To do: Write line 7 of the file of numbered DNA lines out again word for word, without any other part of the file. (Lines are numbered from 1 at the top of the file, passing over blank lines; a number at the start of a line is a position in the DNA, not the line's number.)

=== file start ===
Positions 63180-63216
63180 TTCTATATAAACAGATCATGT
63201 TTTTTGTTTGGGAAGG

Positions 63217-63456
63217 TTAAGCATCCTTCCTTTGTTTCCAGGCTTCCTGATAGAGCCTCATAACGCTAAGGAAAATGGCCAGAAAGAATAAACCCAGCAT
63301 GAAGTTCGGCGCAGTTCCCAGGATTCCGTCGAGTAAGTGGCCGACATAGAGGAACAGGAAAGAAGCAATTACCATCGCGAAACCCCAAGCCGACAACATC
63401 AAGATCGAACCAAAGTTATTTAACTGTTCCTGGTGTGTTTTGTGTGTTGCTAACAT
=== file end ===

63401 AAGATCGAACCAAAGTTATTTAACTGTTCCTGGTGTGTTTTGTGTGTTGCTAACAT